The current pandemic period has triggered a series of changes in society, at both individual and collective behavioral levels. These changes were perceived as either positive or negative by the impacted bodies, leading to both social change and positive interactions in a tense context. In this paper, the authors will deal with Pandemica Panotpica, subjugation infiltrating all levels of society, and the approach adopted by several countries in trying to find countermeasures to combat the virus' proliferation. Our research scope began (...)
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  13.  7
    The Machinery of Talk: Charles Peirce and the Sign Hypothesis.Anne Freadman - 2004 - Stanford University Press.
    Freadman uses the term genre to access Peirce’s work, and expands this original theoretical approach by proposing that “genre” interacts with “sign” and that this interaction is central to the study of the semiotic in general.
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  14.  38
    The probabilistic analysis of language acquisition: Theoretical, computational, and experimental analysis.Anne S. Hsu, Nick Chater & Paul M. B. Vitányi - 2011 - Cognition 120 (3):380-390.
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  15.  23
    We have never been ELSI researchers – there is no need for a post-ELSI shift.Anne Ingeborg Myhr, Rune Nydal & Bjørn Kåre Myskja - 2014 - Life Sciences, Society and Policy 10 (1):1-17.
    This article criticizes recent suggestions that the current ELSI research field should accommodate a new direction towards a ‘post-ELSI’ agenda. Post-ELSI research seeks to avoid the modernist division of responsibility for technical and social issues said to characterize ELSI research. Collaboration and integration are consequently the key terms of post-ELSI strategies that are to distinguish it from ELSI strategies. We argue that this call for a new direction relies on an inadequate generalized analysis of ELSI research as modern that will (...)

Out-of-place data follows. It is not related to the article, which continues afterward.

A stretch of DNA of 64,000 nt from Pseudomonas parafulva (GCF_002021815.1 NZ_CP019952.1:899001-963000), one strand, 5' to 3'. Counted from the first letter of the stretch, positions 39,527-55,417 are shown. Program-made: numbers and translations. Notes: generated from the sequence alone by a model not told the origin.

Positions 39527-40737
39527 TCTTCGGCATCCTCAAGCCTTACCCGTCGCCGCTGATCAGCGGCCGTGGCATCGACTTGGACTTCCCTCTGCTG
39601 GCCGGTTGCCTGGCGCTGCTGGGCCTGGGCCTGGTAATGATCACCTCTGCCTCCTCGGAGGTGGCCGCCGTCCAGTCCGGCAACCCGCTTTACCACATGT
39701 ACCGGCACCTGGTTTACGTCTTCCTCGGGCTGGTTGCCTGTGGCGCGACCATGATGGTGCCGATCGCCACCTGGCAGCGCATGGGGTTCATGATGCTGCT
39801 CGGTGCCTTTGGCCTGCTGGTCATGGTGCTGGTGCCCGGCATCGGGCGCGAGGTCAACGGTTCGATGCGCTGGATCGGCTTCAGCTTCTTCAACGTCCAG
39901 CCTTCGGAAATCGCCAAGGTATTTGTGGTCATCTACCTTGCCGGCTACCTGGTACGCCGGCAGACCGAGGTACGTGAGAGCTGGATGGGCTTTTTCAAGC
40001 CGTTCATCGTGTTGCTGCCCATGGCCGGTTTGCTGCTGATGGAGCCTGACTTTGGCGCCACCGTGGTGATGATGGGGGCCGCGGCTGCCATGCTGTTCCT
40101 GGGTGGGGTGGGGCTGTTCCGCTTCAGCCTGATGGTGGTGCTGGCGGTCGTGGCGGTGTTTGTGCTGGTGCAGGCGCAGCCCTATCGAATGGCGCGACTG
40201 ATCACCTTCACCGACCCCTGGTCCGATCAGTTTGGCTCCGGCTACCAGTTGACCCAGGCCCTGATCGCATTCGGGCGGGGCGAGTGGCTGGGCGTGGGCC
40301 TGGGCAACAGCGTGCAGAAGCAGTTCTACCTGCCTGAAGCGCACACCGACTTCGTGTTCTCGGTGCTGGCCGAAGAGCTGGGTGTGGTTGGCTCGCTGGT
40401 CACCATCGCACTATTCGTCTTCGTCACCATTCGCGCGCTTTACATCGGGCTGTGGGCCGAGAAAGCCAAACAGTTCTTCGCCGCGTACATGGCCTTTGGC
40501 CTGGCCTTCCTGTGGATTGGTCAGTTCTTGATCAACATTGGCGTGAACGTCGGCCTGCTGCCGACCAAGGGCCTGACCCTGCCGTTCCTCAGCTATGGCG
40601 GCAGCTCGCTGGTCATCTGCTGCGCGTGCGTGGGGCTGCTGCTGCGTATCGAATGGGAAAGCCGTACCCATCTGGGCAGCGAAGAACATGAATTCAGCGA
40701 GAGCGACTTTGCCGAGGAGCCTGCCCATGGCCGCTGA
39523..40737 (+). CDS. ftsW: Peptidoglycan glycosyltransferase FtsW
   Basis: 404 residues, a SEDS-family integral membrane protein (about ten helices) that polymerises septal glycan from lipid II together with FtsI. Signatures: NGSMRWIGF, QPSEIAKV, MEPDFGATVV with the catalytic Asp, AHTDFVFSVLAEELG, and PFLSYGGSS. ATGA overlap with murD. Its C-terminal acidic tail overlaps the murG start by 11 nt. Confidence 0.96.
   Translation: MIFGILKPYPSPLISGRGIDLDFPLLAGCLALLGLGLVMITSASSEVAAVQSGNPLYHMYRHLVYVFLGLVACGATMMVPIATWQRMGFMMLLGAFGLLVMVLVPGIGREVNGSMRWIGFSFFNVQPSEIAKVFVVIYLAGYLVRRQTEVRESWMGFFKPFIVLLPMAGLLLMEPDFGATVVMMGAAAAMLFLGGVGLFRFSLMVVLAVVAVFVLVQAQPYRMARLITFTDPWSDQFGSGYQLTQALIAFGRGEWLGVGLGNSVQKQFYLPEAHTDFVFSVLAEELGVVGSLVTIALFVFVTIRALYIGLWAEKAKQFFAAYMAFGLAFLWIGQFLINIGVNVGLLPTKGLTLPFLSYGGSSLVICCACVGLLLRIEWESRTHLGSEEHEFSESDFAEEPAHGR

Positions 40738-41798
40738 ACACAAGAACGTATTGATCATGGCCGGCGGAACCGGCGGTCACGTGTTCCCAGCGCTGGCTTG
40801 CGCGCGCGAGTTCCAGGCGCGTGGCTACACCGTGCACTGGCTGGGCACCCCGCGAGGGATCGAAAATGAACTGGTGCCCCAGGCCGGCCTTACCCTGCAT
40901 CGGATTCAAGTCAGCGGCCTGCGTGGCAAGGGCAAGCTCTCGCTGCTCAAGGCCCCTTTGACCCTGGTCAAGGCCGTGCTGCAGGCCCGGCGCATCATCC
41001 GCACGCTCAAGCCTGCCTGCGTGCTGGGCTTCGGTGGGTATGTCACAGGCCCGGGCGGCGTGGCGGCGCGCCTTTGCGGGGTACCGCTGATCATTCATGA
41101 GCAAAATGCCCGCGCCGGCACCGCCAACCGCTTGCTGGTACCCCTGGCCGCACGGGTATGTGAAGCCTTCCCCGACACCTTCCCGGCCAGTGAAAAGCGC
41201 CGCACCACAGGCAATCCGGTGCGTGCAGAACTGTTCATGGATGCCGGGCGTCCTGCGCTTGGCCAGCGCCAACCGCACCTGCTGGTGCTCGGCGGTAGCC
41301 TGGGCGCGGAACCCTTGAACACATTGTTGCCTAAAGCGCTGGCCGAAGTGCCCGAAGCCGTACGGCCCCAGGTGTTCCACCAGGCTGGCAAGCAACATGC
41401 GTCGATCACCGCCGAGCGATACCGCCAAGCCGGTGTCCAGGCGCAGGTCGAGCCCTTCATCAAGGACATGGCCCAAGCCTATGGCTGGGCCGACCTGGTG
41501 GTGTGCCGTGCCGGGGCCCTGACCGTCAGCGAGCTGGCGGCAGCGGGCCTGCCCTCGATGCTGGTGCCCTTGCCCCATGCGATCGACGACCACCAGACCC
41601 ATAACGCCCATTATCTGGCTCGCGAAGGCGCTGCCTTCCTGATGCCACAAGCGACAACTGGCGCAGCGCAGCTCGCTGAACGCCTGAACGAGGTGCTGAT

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  16.  11
    Distinguishing Intergroup and Long-Distance Relationships.Anne C. Pisor & Cody T. Ross - 2022 - Human Nature 33 (3):280-303.
    Intergroup and long-distance relationships are both central features of human social life, but because intergroup relationships are emphasized in the literature, long-distance relationships are often overlooked. Here, we make the case that intergroup and long-distance relationships should be studied as distinct, albeit related, features of human sociality. First, we review the functions of both kinds of relationship: while both can be conduits for difficult-to-access resources, intergroup relationships can reduce intergroup conflict whereas long-distance relationships are especially effective at buffering widespread resource (...)
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  17. Perceiving visually presented objects: Recognition, awareness, and modularity.Anne Treisman & Nancy Kanwisher - 1998 - Current Opinion in Neurobiology 8:218-226.
  18.  40
    Words (but not Tones) facilitate object categorization: Evidence from 6- and 12-month-olds.Anne L. Fulkerson & Sandra R. Waxman - 2007 - Cognition 105 (1):218-228.
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  19.  6
    Leo Strauss and the Politics of American Empire.Anne Norton - 2005 - Yale University Press.